Why I love History

From earliest childhood, I have been fascinated by history, especially people and places. I remember my two oldest history books given to me in primary school, which I still have in my cabin study at home. The first one was a Penguin “History of the Crimean War” and the other one was by the great children’s historian, RJ Unstead, and his series on the history of Britain. I grew up and went to school in the border Marches county of Shropshire and having so many historical sites on my doorstep undoubtedly had a major influence on me as a child.

There is a fifteen minute car journey from the modern day A5, the old Roman Watling Street, that takes a left onto the B4380, just past Attingham Park. You cross the River Severn at Atcham, and 3000 years of history reveals itself in one short trip that takes you to the World’s first iron bridge and the birthplace of the Industrial Revolution in the Coalbrookdale gorge. You start with the ruined Roman city of Viroconium at Wroxeter, then onto the ancient Iron Age hill fort of the Cornovii on top of the Wrekin, the ruined medieval abbey at Buildwas until you finally arrive at Ironbridge and marvel at this UNESCO treasure built in 1779. Continuing onto my village of Madeley, mentioned in the Domesday book but first recorded in the early 8th century. Here Charles II hid in Francis Wolfe’s barn fleeing Roundheads after the Battle of Worcester in 1651 and without these sympathetic Catholic Royalists, history may have been very different. I can’t even count the number of visitors I have taken to these places and driven along this road and for me it never loses its incredible sense of awe as a route. My love of history is largely due to the fact the past makes me feel so insignificant and humble.

I was really fortunate to have had some wonderfully inspiring teachers who gave me so many books to read from Mr Rickards to Mrs Brain to Mr Jones to Miss Wade. By a very strange coincidence I happened to be on an A Level school visit to West Berlin around the time when the Berlin Wall came down. I still pinch myself to think I was there at this incredibly significant moment in modern history. I ended up studying History and Politics at the University of York and spent four years in this northern city that oozed (should that be Oused?) history in every corner.  I stumbled into teaching and took my first job in York at the Quaker school, Bootham, which is just in front of York Minister.  By chance one of my favourite 20th century historians, AJP Taylor, was a student there in the 1920s.  Finding his orginal hand written student history essays in the school archives was one of my more unreal moments.  Later on as a young history teacher in Bristol a year 9 boy astonishingly brought into my classroom one day the actual diary of Unity Mitford.  One of the famous Mitford sisters, Unity had been a very close friend of Hitler throughout the 1930s living more or less with him in Munich. How the diary ended up in north Bristol is beyond me but hopefully one day it will end up with a publisher.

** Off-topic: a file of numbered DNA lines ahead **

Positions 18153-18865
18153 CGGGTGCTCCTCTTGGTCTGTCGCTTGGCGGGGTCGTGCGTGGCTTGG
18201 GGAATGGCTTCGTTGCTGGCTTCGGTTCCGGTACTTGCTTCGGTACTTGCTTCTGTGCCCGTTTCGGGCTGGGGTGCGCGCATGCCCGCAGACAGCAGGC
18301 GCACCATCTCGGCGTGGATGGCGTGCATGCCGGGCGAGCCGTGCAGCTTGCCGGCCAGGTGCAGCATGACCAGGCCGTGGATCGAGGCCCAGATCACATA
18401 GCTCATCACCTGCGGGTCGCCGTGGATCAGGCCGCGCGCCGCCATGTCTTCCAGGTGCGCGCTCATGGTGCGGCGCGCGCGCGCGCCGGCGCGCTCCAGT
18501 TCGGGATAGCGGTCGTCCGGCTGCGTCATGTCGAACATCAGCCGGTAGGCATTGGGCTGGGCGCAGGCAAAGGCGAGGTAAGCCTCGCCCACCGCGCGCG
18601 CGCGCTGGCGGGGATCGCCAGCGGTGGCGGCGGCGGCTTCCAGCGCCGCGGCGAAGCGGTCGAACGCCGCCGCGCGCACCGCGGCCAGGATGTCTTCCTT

To pick a thread and follow an unknown path into the past still illuminates my intellectual mind as it did all those years ago as a child in Shropshire. A recent colleague in Turkey stated to me why in her opinion the Armenian Genocide of 1915 isn’t taught in Turkish schools, is not a genocide and it is against the law in Turkey to teach or say that as historical fact. My colleague in Armenia has just sent me my latest book to read this autumn: “They Can Live in the Desert but Nowhere Else”: A History of the Armenian Genocide. by Ronald Grigor Suny.  I am already following this next thread of history so I can find out more and for me to be challenged.  The past is never a settled a place and as the Roman Cicero said “To remain ignorant of history is to remain forever a child”.


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